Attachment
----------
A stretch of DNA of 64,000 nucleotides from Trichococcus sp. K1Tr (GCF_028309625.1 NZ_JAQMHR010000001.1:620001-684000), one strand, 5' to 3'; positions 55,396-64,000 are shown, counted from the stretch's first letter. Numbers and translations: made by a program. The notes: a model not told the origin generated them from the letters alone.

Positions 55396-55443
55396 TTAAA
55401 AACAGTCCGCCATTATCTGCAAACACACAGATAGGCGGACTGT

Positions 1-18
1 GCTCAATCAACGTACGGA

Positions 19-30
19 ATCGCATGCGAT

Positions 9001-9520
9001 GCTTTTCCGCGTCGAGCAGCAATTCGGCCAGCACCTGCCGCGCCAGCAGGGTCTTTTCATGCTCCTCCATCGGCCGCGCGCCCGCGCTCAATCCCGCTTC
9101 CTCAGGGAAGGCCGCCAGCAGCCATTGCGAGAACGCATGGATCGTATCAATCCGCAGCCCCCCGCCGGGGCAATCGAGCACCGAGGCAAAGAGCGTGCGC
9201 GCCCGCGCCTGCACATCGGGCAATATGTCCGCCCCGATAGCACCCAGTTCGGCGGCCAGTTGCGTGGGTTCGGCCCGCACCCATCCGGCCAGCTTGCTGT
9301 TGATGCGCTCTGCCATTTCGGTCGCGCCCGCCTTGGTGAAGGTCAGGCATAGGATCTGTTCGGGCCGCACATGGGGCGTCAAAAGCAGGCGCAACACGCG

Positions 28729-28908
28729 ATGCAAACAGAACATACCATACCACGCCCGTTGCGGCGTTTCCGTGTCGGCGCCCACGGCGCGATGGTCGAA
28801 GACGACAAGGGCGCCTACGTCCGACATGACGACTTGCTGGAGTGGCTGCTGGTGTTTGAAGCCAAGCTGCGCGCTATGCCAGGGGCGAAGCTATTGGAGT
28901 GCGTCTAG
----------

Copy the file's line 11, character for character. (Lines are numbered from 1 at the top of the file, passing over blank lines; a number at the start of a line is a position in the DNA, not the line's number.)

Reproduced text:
9101 CTCAGGGAAGGCCGCCAGCAGCCATTGCGAGAACGCATGGATCGTATCAATCCGCAGCCCCCCGCCGGGGCAATCGAGCACCGAGGCAAAGAGCGTGCGC